• redgirl001 says:

      No the difference is no one is running up to either superman or batman asking for a picture and then getting their junk grabbed by some socially awkward guys fulfill their fantasy off meeting/being their favorite fantasy.

    • kzap kzap says:

      No one is arguing they shouldn’t be looked at in a certain way.
      What they’re complaining about is how they’re treated.
      To use your Halloween costume analogy, it’s perfectly acceptable for someone to get scared, that’s a natural response and probably the one the person intended when they donned the outfit but if they then started beating that person because they’d always fantasied about hurting that character we have a problem.
      It’s the same when guys cop a feel or secretly take a photo without the persons permission, because of their love for the character, that’s taking it too far, there’s a line and they crossed it.
      Basically just be respectful, just because a person is wearing lingerie doesn’t mean they stop being a person.

    • kzap kzap says:

      It’s okay to think of someone as a person who looks sexy but it’s wrong to think of them as just a sex object that’s sole purpose is to give you a boner.
      It’s pretty simple stuff, as long as you remember they’re a person and treat them as such you should be okay.

  26. 4iiii says:

    Yeah that’s bullshit though, I am one who is all for freedom of doing whatever the hell you want as long as it doesn’t bother anyone else but when it comes to personal space and feeling violated it just shouldn’t happen. I saw the bullshit some dudes were writing in Molly original article she posted and its bad on me for keeping quiet but the fact that I DO have nieces who want to cos-play one day and go to conventions makes me think that I don’t want them subjected to this kind of treatment.

    Right on Molly, You tell them. Just cause you are dressed a certain way doesn’t mean you aren’t a person. Its disgusting if this is the mentality that some of these dudes think, and no I am not white knighting right now, I know tons of guys who feel the same way.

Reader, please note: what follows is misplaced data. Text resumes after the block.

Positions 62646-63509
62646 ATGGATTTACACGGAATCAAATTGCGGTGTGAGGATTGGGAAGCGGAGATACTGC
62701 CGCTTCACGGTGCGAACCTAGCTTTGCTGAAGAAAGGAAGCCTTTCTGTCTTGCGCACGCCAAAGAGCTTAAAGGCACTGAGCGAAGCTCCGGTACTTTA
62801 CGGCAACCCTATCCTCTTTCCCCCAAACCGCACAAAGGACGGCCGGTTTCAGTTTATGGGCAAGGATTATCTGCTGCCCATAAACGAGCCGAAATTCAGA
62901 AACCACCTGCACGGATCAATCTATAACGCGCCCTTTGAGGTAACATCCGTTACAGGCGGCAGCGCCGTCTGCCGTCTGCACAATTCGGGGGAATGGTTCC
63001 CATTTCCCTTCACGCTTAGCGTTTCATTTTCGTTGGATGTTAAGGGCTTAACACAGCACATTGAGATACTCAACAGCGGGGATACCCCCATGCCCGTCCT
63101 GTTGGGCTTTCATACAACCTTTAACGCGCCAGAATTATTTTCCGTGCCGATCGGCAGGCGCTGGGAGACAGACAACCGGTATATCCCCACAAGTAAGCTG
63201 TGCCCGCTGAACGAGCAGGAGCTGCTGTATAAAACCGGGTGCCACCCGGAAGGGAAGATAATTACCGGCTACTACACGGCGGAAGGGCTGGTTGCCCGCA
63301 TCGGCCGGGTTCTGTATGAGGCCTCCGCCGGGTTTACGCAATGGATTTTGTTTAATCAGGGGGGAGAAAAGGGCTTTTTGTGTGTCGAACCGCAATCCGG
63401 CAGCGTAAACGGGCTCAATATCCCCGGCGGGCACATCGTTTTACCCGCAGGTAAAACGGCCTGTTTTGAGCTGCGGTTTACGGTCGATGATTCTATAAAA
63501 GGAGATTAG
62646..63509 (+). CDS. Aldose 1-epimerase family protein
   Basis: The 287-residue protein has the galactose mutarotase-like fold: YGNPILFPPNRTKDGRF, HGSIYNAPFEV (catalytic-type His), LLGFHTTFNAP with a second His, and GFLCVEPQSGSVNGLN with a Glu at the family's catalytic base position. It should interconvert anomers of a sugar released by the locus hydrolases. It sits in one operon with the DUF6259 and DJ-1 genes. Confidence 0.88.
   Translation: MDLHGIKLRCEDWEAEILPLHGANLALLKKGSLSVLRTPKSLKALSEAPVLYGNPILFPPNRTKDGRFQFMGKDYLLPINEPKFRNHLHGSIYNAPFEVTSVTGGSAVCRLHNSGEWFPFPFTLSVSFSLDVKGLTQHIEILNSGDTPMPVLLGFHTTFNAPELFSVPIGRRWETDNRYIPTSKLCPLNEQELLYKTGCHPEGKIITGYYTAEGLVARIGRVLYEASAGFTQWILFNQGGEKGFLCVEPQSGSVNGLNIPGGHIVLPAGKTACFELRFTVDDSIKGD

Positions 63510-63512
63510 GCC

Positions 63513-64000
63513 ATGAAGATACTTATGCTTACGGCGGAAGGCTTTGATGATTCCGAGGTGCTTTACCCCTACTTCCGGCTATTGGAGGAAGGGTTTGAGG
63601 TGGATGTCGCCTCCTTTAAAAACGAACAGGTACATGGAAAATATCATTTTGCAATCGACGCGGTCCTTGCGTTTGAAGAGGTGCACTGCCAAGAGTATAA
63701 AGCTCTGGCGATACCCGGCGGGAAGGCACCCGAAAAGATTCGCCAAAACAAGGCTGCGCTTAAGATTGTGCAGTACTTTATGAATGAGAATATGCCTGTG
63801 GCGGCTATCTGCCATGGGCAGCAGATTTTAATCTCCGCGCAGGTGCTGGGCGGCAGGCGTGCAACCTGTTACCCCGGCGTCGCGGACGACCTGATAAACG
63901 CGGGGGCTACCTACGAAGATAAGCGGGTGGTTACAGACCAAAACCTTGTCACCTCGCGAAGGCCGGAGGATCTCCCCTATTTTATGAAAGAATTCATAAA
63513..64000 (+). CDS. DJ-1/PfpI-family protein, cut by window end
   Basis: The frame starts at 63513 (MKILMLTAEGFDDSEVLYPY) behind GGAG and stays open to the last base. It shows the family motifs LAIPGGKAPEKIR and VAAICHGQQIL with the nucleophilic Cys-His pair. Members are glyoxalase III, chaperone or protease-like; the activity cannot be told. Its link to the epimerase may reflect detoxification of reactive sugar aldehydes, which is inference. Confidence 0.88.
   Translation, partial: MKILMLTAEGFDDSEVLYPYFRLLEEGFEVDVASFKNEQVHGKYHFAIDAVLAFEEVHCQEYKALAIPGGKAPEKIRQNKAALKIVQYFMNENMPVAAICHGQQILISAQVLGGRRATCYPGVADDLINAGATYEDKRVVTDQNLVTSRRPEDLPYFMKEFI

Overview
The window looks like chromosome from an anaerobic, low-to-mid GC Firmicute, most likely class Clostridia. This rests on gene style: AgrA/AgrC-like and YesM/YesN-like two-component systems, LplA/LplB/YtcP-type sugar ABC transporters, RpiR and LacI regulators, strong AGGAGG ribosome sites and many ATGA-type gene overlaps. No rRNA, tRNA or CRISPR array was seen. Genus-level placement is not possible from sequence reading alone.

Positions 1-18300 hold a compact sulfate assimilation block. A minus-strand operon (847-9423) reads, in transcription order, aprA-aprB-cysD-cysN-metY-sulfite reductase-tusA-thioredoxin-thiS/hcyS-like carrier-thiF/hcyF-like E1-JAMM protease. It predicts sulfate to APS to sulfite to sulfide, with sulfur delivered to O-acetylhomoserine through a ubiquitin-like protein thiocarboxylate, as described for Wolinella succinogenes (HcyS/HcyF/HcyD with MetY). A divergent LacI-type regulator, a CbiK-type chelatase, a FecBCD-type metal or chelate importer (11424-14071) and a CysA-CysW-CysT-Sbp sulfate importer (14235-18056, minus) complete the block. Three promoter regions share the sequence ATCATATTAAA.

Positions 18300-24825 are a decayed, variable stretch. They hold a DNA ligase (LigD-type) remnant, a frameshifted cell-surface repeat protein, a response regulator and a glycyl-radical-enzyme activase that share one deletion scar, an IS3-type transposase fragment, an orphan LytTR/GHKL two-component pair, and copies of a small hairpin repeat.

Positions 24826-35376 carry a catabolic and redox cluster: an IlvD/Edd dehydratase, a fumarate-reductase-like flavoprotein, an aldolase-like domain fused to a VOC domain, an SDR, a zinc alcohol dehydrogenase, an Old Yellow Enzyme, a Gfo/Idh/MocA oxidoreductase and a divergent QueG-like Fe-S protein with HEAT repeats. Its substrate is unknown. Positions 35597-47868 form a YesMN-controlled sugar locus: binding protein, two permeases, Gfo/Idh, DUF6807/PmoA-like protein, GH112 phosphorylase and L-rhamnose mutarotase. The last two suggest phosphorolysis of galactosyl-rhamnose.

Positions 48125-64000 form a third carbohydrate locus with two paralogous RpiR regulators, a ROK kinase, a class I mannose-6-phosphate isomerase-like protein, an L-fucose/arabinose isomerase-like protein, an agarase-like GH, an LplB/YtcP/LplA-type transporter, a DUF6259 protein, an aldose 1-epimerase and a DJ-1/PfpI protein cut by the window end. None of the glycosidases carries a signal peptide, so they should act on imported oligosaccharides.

Always keep it professional, and shes right NO TOUCHING.

  27. eddie3429 eddie3429 says:

    @krippy2k i think you might have missed the point of the article. It is ok to looked at by someone and be found attractive or even sexy . It is a complete other thing to be treated like a sexual object. By blaming the cosplayers for quote unquote “asking for it” you are putting the blame on the victims and taking away from the horrible acts of the perpetrator .

    Great work molly, hopefully with pieces like this cosplaying will be a better place for cosplayers at future conventions

  28. I don’t doubt cosplayers admire the character they choose to personify, yet to argue that they don’t do it for attention is faulty. The very act of dressing in attire that is out of the ordinary (indeed extraordinary) makes for an automatic beacon to others. How does one not get noticed? They have to go into the making of a costume with the thought of how good he /she will look in it and how those around will react. I say this without any spite or accusatory tone, but at the same time I expect that wanting attention is part of the mission. Does every cosplayer have this attitude? No, but I have to believe there are definitely those who do.

  29. redgirl001 says: